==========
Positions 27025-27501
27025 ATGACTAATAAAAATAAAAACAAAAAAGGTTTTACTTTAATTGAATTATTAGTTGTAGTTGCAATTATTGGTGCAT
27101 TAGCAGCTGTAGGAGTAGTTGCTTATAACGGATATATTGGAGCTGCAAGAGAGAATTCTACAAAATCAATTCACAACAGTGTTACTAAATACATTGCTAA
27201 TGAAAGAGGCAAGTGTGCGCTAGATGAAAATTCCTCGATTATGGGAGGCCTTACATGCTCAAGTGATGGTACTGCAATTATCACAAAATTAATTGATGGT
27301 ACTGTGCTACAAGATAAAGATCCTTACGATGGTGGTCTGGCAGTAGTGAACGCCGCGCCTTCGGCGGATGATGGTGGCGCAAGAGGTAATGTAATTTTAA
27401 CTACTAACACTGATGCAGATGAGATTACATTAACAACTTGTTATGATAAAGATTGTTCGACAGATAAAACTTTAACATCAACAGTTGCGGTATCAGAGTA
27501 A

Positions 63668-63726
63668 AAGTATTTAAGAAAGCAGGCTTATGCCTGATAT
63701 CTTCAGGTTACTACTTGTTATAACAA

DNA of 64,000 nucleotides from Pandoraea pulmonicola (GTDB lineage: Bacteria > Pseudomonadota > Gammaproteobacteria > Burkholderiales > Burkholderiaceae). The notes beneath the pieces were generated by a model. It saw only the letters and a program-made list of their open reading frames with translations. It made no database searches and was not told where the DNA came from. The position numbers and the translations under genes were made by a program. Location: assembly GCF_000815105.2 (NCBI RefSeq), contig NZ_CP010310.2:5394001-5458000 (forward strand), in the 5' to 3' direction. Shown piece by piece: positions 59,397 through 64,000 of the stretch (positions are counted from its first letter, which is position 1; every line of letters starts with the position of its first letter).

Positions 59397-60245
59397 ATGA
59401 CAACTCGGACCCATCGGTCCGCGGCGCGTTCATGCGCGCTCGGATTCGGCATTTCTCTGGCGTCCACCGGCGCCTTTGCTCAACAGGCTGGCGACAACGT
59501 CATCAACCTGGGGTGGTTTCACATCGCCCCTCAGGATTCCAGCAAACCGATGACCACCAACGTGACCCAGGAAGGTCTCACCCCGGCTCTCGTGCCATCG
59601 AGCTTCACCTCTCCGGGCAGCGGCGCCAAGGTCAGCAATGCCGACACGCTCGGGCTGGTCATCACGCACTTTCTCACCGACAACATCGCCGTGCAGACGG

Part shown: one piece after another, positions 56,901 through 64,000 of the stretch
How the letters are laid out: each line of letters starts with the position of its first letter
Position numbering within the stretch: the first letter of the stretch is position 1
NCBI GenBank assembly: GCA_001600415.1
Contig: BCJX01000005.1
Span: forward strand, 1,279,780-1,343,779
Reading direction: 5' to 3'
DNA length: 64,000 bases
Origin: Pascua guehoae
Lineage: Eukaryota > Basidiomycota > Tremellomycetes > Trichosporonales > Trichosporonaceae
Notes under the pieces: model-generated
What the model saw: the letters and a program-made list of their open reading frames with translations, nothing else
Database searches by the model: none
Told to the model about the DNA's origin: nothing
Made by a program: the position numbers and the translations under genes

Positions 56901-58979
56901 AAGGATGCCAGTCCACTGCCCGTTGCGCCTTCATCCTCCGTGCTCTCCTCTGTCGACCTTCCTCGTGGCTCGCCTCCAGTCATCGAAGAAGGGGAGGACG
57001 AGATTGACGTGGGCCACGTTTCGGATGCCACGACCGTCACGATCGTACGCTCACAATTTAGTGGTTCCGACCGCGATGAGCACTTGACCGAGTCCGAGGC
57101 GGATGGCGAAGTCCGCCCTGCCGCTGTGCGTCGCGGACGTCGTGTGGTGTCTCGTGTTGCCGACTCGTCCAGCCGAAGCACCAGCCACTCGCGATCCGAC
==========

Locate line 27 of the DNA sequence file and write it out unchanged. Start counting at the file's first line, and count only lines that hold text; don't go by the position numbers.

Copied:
Notes under the pieces: model-generated